Notch Signaling in Cancer Stem Cells Stem cells are characterized by two unique properties: self-renewal and multilineage differentiation potential. Self-renewal provides the cell with the ability to go through numerous cycles of cell division, while maintaining a stem cell population through asymmetric cell division. For each division, a stem cell divides into two cells: another stem cell and a progenitor cell. It is thought that the stem cell retains the stem cell characteristics, while the progenitor cell can differentiate into tissue-specific cells within a limited number of cell divisions. Embryonic stem cells are active during embryonic differentiation and develop into all of the tissues in the body. Adult stem cells can be found in differentiated tissues and can differentiate into the entirety of cell types in the tissue from which they originate. Normal stem cells are transformed into cancer stem cells by acquiring somatic mutations in oncogenes or tumor suppressor genes. Cancer stem cells share stem cell properties with embryonic stem cells such as self-renewal and differentiation potential. Evidence suggests that many cancers, including leukemia, breast cancer, and glioma, contain a rare population of cells that are highly tumorigenic, in contrast to the bulk of cancer cells that have a limited capacity to form tumors in vivo. Cancer stem cells proliferate slowly, have indefinite self-replication ability, and are highly resistant to chemotherapy.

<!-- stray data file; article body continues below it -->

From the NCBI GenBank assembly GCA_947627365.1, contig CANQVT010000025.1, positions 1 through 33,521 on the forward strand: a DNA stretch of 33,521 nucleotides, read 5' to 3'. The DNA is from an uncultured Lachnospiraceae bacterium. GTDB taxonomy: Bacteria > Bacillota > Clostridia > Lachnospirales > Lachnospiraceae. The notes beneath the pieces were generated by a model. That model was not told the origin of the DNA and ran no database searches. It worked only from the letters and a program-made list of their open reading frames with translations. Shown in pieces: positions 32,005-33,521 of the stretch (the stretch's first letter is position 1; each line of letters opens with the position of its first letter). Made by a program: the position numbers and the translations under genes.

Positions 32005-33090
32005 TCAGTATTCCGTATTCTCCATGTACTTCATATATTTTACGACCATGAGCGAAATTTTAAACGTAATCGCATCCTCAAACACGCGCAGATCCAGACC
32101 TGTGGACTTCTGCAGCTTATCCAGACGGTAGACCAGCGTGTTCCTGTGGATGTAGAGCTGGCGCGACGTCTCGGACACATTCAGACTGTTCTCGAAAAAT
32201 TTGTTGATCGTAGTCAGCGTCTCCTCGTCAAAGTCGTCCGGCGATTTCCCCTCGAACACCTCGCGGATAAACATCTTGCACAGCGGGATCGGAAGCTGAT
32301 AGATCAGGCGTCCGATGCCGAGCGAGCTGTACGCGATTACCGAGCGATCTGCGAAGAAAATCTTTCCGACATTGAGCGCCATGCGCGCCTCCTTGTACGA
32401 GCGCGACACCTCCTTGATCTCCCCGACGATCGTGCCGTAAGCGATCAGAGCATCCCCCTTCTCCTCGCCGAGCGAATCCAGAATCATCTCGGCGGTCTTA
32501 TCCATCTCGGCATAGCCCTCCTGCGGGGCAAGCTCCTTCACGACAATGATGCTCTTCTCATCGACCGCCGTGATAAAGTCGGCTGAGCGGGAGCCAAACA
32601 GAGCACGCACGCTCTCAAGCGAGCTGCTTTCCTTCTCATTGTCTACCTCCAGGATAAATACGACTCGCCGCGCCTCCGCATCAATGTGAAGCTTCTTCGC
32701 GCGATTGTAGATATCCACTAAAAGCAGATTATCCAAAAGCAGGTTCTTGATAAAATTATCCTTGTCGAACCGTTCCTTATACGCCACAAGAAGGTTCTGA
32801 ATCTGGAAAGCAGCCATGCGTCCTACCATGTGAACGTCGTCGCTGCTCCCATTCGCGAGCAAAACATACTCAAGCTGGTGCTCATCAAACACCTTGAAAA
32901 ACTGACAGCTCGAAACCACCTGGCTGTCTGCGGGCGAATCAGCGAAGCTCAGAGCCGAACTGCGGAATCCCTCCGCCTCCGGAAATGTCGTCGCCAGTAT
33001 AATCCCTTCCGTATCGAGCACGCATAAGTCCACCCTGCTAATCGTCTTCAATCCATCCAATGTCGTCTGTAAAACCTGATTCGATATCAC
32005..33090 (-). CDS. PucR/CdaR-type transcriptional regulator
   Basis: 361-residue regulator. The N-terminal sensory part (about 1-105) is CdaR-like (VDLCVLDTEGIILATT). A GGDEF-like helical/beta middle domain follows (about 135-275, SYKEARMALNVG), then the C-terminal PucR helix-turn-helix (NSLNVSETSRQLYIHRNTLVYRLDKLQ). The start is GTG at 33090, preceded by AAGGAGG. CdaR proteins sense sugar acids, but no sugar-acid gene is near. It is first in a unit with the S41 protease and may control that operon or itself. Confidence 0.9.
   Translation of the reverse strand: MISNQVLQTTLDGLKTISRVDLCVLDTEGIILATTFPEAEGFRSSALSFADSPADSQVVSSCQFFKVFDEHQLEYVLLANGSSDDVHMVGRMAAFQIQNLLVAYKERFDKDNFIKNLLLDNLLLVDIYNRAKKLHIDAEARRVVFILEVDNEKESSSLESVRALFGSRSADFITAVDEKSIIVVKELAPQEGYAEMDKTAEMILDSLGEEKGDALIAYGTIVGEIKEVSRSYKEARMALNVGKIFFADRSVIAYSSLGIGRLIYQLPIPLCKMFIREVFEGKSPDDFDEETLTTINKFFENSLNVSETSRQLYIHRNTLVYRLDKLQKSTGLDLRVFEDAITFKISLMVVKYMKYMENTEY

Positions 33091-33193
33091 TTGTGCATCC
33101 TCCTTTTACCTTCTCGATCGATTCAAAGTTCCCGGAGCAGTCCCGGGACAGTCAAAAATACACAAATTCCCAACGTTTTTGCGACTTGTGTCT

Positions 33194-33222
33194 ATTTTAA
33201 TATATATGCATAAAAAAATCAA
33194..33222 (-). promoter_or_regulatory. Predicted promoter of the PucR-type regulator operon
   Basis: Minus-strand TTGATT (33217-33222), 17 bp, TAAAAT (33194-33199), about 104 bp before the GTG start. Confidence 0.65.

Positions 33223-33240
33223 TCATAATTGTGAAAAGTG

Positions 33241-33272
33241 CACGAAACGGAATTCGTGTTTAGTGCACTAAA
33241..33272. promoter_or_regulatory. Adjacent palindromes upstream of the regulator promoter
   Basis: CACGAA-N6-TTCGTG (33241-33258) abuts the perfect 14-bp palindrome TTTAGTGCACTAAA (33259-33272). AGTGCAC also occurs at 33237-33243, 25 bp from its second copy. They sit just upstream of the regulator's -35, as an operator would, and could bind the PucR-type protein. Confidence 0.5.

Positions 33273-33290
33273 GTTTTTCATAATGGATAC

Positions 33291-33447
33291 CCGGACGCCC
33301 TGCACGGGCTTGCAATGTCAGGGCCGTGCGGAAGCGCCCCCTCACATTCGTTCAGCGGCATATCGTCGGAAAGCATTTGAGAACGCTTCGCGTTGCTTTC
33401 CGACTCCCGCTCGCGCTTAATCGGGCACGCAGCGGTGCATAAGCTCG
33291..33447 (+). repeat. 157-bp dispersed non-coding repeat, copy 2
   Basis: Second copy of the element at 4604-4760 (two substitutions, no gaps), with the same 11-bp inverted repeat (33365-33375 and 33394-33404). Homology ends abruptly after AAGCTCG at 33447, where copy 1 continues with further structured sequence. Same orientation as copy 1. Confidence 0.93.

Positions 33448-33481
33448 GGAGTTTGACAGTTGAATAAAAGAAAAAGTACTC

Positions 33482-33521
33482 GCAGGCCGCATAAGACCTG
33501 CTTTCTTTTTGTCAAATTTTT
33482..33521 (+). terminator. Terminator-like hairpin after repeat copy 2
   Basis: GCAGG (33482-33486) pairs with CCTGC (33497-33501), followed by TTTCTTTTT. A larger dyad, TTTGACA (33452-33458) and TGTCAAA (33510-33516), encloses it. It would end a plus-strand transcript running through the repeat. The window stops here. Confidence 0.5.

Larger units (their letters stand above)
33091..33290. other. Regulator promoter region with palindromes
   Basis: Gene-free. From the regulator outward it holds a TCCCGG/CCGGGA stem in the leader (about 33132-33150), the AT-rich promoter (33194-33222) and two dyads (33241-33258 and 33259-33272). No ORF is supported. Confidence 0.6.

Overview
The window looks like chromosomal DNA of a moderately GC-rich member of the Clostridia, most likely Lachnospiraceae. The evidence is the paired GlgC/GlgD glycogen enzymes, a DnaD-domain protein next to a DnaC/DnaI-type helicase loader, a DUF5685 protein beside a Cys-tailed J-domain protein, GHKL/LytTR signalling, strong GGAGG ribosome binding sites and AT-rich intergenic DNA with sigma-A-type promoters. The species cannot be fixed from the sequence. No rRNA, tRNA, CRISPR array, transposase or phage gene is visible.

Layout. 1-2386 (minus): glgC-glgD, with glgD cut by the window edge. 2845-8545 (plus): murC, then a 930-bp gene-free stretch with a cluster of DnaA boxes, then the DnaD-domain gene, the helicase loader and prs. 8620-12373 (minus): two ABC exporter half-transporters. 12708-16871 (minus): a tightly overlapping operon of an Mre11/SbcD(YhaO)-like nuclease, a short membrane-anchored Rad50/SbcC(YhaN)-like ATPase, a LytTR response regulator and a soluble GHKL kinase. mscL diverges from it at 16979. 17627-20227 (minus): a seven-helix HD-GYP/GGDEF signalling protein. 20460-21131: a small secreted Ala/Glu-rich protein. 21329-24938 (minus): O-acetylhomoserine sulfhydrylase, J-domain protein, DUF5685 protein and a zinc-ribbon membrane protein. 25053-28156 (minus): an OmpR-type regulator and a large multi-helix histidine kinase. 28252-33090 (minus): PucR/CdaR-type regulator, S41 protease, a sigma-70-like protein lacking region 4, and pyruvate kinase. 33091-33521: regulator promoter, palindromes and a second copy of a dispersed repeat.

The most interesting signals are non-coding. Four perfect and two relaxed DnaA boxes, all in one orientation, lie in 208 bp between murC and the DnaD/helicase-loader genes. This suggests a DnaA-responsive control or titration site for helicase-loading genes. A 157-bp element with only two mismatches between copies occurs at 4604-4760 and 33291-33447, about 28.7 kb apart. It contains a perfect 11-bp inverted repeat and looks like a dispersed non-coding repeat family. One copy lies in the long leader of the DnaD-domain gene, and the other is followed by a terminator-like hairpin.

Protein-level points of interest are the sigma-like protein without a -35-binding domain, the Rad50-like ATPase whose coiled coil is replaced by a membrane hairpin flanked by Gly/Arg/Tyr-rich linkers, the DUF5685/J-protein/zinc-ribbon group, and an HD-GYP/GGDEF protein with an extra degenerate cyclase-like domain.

ASJC Scopus subject areas
- Biochemistry, Genetics and Molecular Biology(all)